While trawling for information about our church this week I came across a lovely story, written by a man who was born in nearby Rawene hospital in 1916 and lived in Waimamaku. From him I learned that in Maori, Wai means water (I knew that bit) and Mumaku means Big Black Fern. His story is here.
The modest little plaque on the front of this church tells us who laid the stone but nothing more about the church. Thanks to the powers of the internet I’ve discovered that Alfred Walter Averill was the Anglican Archbishop of New Zealand in 1931 so it appears either he was a modest man who was known to one and all by his Christian names (the reference I found said he was “beloved of the people”) or someone got a bit over familiar. If there was another Archbishop at the time I could find no reference to him.
So it appears this is an Anglican Church. One thing Chris and I noticed on our old church hunt was that every Catholic Church we found was unlocked (except one I think) and most of the others were locked tight.
Trees from the neighbouring property where barking dogs were announcing our arrival (the hounds of heaven maybe?) almost hid the church from our view and the fence had seen better days. It’s miles from anywhere, up a dirt side road from State Highway 12. We’d left the road north west at the Waiotemarama turnoff to visit The Labryinth, a little rural enterprise that Chris has visited before and on our way, up the road a few miles, we came across this little gem. (Usually in rural NZ you can tell the distance from the nearest main road by the number at the gate, but not in this case. The 927 must stand for something else.)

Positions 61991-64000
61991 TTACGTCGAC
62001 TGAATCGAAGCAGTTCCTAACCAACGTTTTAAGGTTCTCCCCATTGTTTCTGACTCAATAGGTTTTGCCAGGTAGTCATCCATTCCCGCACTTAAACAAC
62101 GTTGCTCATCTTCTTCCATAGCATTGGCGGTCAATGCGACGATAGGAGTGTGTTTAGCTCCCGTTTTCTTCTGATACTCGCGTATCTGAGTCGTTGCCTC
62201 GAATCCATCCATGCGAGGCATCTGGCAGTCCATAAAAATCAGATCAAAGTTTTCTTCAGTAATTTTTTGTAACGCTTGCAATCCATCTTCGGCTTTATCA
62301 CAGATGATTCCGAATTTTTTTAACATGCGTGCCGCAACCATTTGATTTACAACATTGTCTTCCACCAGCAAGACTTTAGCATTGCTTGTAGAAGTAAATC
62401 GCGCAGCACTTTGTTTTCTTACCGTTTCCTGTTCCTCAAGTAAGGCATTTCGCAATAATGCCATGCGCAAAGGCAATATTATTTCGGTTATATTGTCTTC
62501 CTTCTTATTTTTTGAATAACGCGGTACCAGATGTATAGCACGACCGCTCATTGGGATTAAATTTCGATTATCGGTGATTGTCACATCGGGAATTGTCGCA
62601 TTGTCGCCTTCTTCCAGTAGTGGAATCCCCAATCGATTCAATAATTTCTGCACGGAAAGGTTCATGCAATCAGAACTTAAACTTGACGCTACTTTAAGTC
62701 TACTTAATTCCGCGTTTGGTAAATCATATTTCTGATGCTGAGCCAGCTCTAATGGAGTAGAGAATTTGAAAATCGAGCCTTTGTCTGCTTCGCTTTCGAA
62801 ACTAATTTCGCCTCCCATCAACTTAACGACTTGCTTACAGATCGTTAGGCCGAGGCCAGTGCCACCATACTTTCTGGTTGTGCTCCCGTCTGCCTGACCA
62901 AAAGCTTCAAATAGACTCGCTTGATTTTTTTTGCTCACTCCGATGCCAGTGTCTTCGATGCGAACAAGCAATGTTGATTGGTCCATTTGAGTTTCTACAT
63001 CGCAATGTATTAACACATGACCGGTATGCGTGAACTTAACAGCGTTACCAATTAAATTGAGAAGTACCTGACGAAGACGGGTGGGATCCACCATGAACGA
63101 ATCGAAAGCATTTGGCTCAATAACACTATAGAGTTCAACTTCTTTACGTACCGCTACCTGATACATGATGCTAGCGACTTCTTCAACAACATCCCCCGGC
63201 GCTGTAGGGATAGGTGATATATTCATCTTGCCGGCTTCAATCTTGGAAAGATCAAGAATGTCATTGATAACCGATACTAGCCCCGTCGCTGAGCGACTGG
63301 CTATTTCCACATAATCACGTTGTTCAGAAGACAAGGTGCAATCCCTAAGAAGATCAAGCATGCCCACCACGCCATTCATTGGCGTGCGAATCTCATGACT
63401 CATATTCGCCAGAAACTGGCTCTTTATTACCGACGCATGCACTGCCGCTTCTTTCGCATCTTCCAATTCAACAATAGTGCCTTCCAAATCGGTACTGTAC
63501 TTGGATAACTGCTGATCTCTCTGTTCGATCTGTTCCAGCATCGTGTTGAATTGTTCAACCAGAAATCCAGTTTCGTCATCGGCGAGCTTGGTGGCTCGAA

The little bell tower stood above the main door which was to the left hand side of the building. But the door itself was held firmly shut by an upturned broom which was nailed to the door. The church was well cared for it’s obviously not often used judging by that broom.
Further up the road we came to where we had originally been headed. The proud lady proprietor of the little front building informed us this was only the third puzzle museum in the world. There were hundreds of puzzles, of every description, housed is beautiful highly polished glass paned wooden cabinets but unfortunately the glare of all that glass and polish lead to lousy photos.